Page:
I’ll admit I was biased before reading Jeffrey Arnold’s The Big Book on Small Groups. I’m not a fan of books with titles such as “Everything You Need to Know About Subject X.” I have yet to read a book on any subject that can cover everything in one volume. My bias seemed to be confirmed in the first chapter when the author, recounting the history of key leaders in the small-group movement, failed to mention Charles or John Wesley. But reasoning that the book would obviously cover a lot of important dynamics about small groups, I continued holding out hope.
Arnold stresses that small groups that are inward focused will die, while outward-focused (missional and evangelistic) groups will thrive. This assertion came across as a bit too either/or for me. Arnold’s overly simplistic equation is that inward-focused groups are nothing more than cliques. He seems intent to point out only the negatives of closed groups. He misses the positives of groups that value deep relationships built on trust and vulnerability.
His definition of a small group offers some advantages. “A small group is intent on participating with Christ in building his ever-expanding kingdom in the hearts of individuals, in the life of the group and, through believers, into the world” (23). This definition gives more than the functional characteristics of a small group, connects small groups to Christ’s Kingdom, and at least attempts to be missional. (I’m not sure he achieves the last part, though.)
Arnold also is helpful in giving descriptions of different types of small groups: cell groups, discipleship groups, ministry groups, special-needs groups, affinity groups, and house church. With the diversity of small groups that churches offer and the variety of descriptors for them, it is always advantageous to define our terms. Listing the strengths and weaknesses of each was only marginally useful, and the descriptions were still a little vague.
Arnold points out that small groups have three dimensions: Small group are to reach inward (nurture), upward (worshipful), and outward (evangelism/mission). He even breaks down a sample meeting time to show how all three dimensions can fit in each small-group session. While valuable, since groups should consider such factors, this analysis comes across as overly simplistic to me. In particular, his description of mission will probably be absent of what Wesleyans refer to as acts of justice. Much less is there a connection made between our baptismal call and our life as disciples of Jesus Christ.
The first four chapters of The Big Book on Small Groups contain the essential aspects of small-group ministry; the last eight chapters are secondary–but necessary–for ongoing leadership training. To me, the second section often drifts into areas that it just doesn’t need to cover, or it doesn’t cover some areas in-depth enough. For example, Arnold’s chapter on worship spends too much time giving the purpose of worship instead of making the connection between the formation that happens in worship with the formation that happens in small groups.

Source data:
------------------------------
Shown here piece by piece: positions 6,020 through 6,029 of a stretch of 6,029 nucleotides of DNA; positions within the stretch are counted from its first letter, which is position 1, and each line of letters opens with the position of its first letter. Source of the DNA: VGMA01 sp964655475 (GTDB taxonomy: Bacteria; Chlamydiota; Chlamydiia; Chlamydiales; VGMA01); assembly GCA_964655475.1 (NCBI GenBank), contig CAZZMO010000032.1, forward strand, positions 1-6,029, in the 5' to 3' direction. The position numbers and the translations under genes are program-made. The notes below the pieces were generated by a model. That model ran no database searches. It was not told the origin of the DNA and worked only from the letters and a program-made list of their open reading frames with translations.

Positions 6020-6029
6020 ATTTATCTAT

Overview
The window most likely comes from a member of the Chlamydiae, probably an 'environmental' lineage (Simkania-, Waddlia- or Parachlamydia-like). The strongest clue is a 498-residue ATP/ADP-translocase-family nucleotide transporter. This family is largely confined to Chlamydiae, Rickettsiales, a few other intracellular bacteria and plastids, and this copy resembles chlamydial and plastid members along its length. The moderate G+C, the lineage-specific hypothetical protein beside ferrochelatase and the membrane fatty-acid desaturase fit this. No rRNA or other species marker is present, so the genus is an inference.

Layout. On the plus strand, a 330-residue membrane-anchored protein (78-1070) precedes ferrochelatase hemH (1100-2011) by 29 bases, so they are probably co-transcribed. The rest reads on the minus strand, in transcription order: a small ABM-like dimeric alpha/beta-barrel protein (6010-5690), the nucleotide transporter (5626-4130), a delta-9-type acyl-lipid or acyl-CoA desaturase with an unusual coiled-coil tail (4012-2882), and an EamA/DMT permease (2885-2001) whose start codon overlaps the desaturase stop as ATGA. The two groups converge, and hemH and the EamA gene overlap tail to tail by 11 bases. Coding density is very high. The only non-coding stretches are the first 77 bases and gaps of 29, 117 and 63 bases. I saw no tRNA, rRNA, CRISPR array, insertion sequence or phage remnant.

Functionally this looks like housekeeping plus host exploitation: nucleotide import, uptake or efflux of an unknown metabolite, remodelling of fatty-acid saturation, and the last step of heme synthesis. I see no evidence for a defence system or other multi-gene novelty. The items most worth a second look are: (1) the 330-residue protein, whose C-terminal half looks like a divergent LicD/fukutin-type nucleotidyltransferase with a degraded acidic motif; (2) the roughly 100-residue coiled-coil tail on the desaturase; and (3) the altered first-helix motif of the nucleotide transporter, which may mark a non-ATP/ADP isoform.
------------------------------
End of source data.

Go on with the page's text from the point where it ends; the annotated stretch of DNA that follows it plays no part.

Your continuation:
Likewise, Arnold spends a number of chapters on the importance of building community. While building community is certainly important, books such as Cloud & Townsend’s Making Small Groups Work covers many of these dynamics better.
The “Questions for Review” section at the end of each chapter is a helpful way to digest the material. Some of the “Ideas for Coaches/Trainers” at the end of each chapter are also valuable. The appendix offers supportive resources, such as the job descriptions for particular roles and evaluation worksheets for the small-group leader’s monthly report and a small-group evaluation.
One of Arnold’s more valuable contributions is his caution that if small groups are not done well, they could likely be harmful. “Not all small groups provide a positive impact. If structured carelessly, small groups can hinder growth, exclude people, provide platforms for negative or destructive impact” (32). Arnold is right to stress that structure and training of leaders is vitally important to the health of small groups. For small groups to succeed and achieve their purpose, care and design are essential.
Arnold is realistic about the lifecycle of small groups. He notes, for example, that groups will come to an end. And I think Arnold is correct to note that instead of just drifting apart, groups should celebrate what was life giving while the group existed. This can help individuals deal with something they rarely take time to process – the grief of a loss.
The Big Book on Small Groups still has much to offer, even if it doesn’t live up to its billing as a catch-all book. Only the rare book could. If you have several responsibilities within the church, and you have time for only one book that you can use as a reference, Arnold’s would be beneficial. Still, I hope you’ll take the time to supplement this “big book” with some smaller and more directed works to really solidify your small-group ministry.